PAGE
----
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Stereotypes and Biased Language

Summary:

This handout will cover some of the major issues with appropriate language use: levels of language formality, deceitful language and euphemisms, slang and idiomatic expressions; using group-specific jargon; and biased/stereotypical language.

Contributors:Dana Lynn Driscoll, Allen Brizee
Last Edited: 2010-07-13 09:30:07

Avoid using language that is stereotypical or biased in any way. Biased language frequently occurs with gender, but can also offend groups of people based on sexual orientation, ethnicity, political interest, or race.

Stereotyped Language

Stereotyped language is any that assumes a stereotype about a group of people. For example, don't assume a common stereotype about blonde women:

Incorrect: Although she was blonde, Mary was still intelligent.
Revised: Mary was intelligent.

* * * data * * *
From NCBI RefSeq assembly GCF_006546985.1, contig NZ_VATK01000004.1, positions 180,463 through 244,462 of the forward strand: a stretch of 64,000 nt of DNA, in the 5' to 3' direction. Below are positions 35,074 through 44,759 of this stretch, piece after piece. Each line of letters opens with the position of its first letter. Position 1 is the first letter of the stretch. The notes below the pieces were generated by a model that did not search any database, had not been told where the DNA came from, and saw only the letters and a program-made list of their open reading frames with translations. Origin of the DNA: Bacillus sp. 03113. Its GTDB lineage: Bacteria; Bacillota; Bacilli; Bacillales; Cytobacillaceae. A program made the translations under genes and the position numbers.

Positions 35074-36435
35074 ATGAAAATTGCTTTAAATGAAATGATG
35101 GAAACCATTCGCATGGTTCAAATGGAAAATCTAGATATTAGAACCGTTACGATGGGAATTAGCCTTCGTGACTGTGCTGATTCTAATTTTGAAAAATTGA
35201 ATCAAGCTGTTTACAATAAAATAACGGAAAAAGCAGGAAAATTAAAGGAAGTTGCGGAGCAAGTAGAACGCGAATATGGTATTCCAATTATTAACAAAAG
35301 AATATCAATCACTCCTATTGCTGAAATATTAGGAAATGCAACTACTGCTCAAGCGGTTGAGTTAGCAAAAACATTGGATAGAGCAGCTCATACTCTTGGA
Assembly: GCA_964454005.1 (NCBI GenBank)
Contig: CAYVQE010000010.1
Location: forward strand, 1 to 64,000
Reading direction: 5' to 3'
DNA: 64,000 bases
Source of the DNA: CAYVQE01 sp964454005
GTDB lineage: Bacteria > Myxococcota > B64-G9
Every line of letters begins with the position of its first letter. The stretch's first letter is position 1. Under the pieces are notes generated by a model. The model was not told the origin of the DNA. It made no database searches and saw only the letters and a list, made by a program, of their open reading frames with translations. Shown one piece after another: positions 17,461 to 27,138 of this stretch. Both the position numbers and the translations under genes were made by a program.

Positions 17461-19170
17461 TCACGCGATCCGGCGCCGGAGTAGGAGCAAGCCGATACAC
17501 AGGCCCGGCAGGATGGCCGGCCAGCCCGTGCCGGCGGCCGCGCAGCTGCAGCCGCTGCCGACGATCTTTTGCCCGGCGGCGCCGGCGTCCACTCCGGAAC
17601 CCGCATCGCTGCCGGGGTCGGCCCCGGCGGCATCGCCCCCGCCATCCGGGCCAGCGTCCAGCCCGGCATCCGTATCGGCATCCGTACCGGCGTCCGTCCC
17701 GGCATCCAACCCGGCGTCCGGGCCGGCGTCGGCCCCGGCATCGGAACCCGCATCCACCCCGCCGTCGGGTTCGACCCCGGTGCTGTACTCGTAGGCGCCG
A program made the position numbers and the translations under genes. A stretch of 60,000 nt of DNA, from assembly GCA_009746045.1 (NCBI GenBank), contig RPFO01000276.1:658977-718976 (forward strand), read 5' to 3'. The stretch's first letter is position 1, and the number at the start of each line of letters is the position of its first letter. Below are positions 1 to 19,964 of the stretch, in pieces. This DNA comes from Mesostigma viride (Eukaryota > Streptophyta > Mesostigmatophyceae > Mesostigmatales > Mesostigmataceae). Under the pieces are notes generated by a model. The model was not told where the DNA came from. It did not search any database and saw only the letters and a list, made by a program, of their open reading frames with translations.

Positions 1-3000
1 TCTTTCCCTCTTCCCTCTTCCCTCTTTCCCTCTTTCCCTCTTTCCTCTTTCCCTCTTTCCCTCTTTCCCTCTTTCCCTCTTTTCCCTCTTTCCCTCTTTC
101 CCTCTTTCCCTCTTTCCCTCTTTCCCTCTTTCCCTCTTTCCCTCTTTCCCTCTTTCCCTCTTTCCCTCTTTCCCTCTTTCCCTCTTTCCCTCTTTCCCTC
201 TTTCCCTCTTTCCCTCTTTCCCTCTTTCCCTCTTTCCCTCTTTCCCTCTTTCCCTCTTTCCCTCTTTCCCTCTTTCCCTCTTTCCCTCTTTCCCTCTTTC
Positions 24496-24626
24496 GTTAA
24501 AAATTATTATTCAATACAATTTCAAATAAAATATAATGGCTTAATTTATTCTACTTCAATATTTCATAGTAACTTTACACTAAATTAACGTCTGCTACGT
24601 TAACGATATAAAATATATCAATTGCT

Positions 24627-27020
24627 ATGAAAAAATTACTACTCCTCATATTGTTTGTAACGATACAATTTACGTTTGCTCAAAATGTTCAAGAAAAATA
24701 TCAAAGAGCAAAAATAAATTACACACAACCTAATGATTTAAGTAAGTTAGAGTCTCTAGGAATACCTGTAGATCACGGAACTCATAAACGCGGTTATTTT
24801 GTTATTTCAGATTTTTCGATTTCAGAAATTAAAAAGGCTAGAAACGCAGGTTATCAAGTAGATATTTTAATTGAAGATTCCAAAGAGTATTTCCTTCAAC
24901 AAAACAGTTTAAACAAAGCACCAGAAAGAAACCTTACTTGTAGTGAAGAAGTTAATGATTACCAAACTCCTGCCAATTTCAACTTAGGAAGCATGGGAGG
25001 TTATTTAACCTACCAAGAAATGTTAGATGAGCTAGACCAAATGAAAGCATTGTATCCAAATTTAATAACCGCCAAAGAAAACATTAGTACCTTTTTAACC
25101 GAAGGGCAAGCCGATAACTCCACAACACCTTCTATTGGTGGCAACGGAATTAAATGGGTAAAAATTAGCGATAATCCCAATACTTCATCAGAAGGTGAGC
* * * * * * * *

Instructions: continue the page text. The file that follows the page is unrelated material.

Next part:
Non-Sexist language

Writing in a non-sexist, non-biased way is both ethically sound and effective. Non-sexist writing is necessary for most audiences; if you write in a sexist manner and alienate much of your audience from your discussion, your writing will be much less effective.

The National Council of Teachers of English (NCTE) suggests the following guidelines:

Generic Use

Although MAN in its original sense carried the dual meaning of adult human and adult male, its meaning has come to be so closely identified with adult male that the generic use of MAN and other words with masculine markers should be avoided.

Occupations

Avoid the use of MAN in occupational terms when persons holding the job could be either male or female.

Historically, some jobs have been dominated by one gender or the other. This has lead to the tendency for a person of the opposite gender to be "marked" by adding a reference to gender. You should avoid marking the gender in this fashion in your writing.

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